Saturday, May 03, 2008

Breaking News: Universe Benevolent

Sometimes I think it would be nice to have an adjective coined for me. (If I can’t get an adjective named for me, I’d like a syndrome.) David Cronenberg has said that he is proud of the term “Cronenbergian” and J.G. Ballard seems happy with “Ballardian”. I have no idea how they worked it out when they collaborated on the film version of Crash; was it Cronenbergian or Ballardian? Or can you even apply the adjective to the person? It seems a bit silly to say that Hitchcock made movies that were Hitchcockian. And it seems too obvious to say that Kafka’s stories were Kafkaesque.

And what if you feel limited by the adjective? Certainly, Freud didn’t think highly of many Freudians, and Marx actually said that he didn’t consider himself to be a Marxist. Rousseau’s writings were generally Rousseaunean, but it’s easy to feel bad for Machiavelli, whose writings aren’t really as Machiavellian as they’re supposed to be. Rubens was a painter, but no paintings are called Rubenesque, although women of a certain shape are. It’s hardest to sympathize with Major Vidkun Quisling, who really was a quisling.

I think I feel the most sympathy for Thomas Hobbes. Dick Cheney has said that his own worldview is essentially Hobbesian, which might lead a reasonable person to burn Hobbes. It’s also not entirely fair. When people talk about a Hobbesean philosophy, they basically mean a certain view of humanity in which human beings in a state of nature are in a war of all against all, and their life is therefore nasty, brutish, and short. Therefore, in order to have order in societies, governments need to be willing to use force to keep these savages from running amok. I’m not sure how this would play out in Iraq. It’s also not exactly what Hobbes was saying in Leviathan, although it's close: Hobbes really wasn’t as Hobbesean as Cheney.

I’m not particularly Hobbesean either. Oh, I have my moments of despair about humanity, which certainly was made of crooked timber, and particularly when I see Lou Dobbs, but overall, I have to say that people really aren’t too bad. It has occurred to me that, with as absentminded and autistic as I am, I really should be dead by now, having wandered out into traffic, stepped under a falling safe, or forgotten where my house was and frozen to death. However, I have always relied on the kindness of strangers.

This went through my mind last night, after I locked my keys in my room. After looking around, I found that the proprietress was on vacation. The French, of course, tend to go on vacation during all odd-numbered months. Being completely unable to get into the room, I tried to “jimmy” the lock (which I don’t doubt was invented by someone named Dave and not Jim), and quickly realized that I have no idea how to do this. Also yesterday I wasn’t wearing my shoes that have the skeleton key in the hollowed-out heel. So, no luck.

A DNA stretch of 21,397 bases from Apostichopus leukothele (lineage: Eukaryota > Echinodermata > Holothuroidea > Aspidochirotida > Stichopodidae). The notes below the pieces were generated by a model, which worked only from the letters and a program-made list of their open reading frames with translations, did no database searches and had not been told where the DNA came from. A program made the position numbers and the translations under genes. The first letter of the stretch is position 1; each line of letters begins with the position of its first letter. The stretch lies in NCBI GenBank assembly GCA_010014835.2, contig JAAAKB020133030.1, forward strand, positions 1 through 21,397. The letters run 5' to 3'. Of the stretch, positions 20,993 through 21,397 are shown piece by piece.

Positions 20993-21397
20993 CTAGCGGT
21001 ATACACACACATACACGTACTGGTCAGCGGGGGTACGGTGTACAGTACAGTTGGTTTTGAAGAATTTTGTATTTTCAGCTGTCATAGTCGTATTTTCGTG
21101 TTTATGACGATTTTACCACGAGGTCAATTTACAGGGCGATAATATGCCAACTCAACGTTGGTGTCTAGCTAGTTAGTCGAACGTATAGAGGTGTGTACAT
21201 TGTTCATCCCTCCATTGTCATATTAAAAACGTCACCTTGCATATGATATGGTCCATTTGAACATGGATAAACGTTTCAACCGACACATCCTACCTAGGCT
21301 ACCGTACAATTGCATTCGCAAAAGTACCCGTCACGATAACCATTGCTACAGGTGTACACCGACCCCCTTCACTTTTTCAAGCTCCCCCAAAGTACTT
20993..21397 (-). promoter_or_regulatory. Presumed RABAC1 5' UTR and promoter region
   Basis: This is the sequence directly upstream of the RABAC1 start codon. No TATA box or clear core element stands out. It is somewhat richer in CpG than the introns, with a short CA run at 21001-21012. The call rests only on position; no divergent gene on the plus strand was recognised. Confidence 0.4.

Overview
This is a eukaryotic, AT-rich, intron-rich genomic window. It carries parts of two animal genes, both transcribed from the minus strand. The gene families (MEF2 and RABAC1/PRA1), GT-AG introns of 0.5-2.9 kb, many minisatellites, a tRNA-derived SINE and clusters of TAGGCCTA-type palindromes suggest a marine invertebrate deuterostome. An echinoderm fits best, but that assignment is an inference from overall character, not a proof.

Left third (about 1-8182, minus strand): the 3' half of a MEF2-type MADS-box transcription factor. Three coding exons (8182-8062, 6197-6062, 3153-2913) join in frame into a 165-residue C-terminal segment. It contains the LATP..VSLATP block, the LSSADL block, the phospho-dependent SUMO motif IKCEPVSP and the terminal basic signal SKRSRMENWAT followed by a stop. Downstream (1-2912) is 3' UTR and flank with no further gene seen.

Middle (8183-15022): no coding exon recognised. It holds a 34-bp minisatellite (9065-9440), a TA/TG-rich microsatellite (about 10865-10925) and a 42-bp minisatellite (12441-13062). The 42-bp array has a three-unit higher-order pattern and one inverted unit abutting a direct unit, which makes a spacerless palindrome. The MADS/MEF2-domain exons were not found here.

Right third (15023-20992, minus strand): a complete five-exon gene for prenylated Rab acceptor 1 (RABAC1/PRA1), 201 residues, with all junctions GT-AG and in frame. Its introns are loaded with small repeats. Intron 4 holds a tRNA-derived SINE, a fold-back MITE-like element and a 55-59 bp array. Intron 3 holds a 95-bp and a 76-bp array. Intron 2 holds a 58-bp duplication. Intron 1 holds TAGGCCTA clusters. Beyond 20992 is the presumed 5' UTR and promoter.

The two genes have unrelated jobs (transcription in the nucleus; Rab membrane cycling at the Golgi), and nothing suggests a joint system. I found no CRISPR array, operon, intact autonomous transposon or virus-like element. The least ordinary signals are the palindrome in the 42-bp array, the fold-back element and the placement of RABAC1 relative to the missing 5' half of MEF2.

Thinking fast, I decided to sleep in the bathroom in the hall. This plan failed as soon as a neighbor showed up to smoke in the bathroom. He tracked down a cleaning woman, who did not have the spare key, but whose husband and brother thought they could jimmy the lock with items they had around the house. So the three of us went to work on the door with an x-ray, a paper clip, and part of a pen. After about thirty minutes, we had decided that none of us were criminal masterminds. I briefly considered tunneling under the door. (I’ve been planning in general to do more tunneling.)

Anyway, finally someone found the proprietress’s son. He didn’t have a key either, nor could he contact his mother. But he had the crazy idea of climbing onto the roof via a skylight and sort of swinging down to my window, which was open. Anyway, I was terrified by that idea, as I live on the seventh floor- technically, the eighth. But Batman here swears he’s done it many times before and, sure enough, he has no trouble. He lets me inside and I swear to keep the key with me whenever I go out. It turns out that the three of us cat burglars damaged the lock and now it’s actually impossible to unlock it using the key, but that problem is for another day.

Anyway, I don’t get the sense that most people are innately brutal. Sure, there are some assholes out there and even the occasional psychopath, and I wouldn’t say I have a Rousseaunean view of humanity (innately good, but corrupted by society). But, last night, as I fell asleep, in my own room, thanks to the combined efforts of the entire building, I had the overwhelming sense that the vast majority of people are kind, nature is not to red in tooth or claw, and that the universe is ultimately benevolent. Except for Dick Cheney.

2 comments:

Hiromi said...

Dick Cheney is a soulless golem.

I grew up Buddhist, and was taught that all people have in them the potential for good, but whether or not they fulfill that potential is their choice.

Then I went through a sort of dark stage in my life when I believed that people were for the most part worthless assholes.

Now I'm back to my original beliefs. On a day to day basis, I see more people both choosing to be good (or at least benign) than those choosing to be assholes. It's just that the assholes are more memorable, but if you pay attention, I think you'll see most people are aight.

Rufus said...

That is funny too- you'll have like 20 people be nice to you in an average day and then maybe one who's a jerk at like 7-11, and you'll go home worring about the jerk all night. I do that all the time.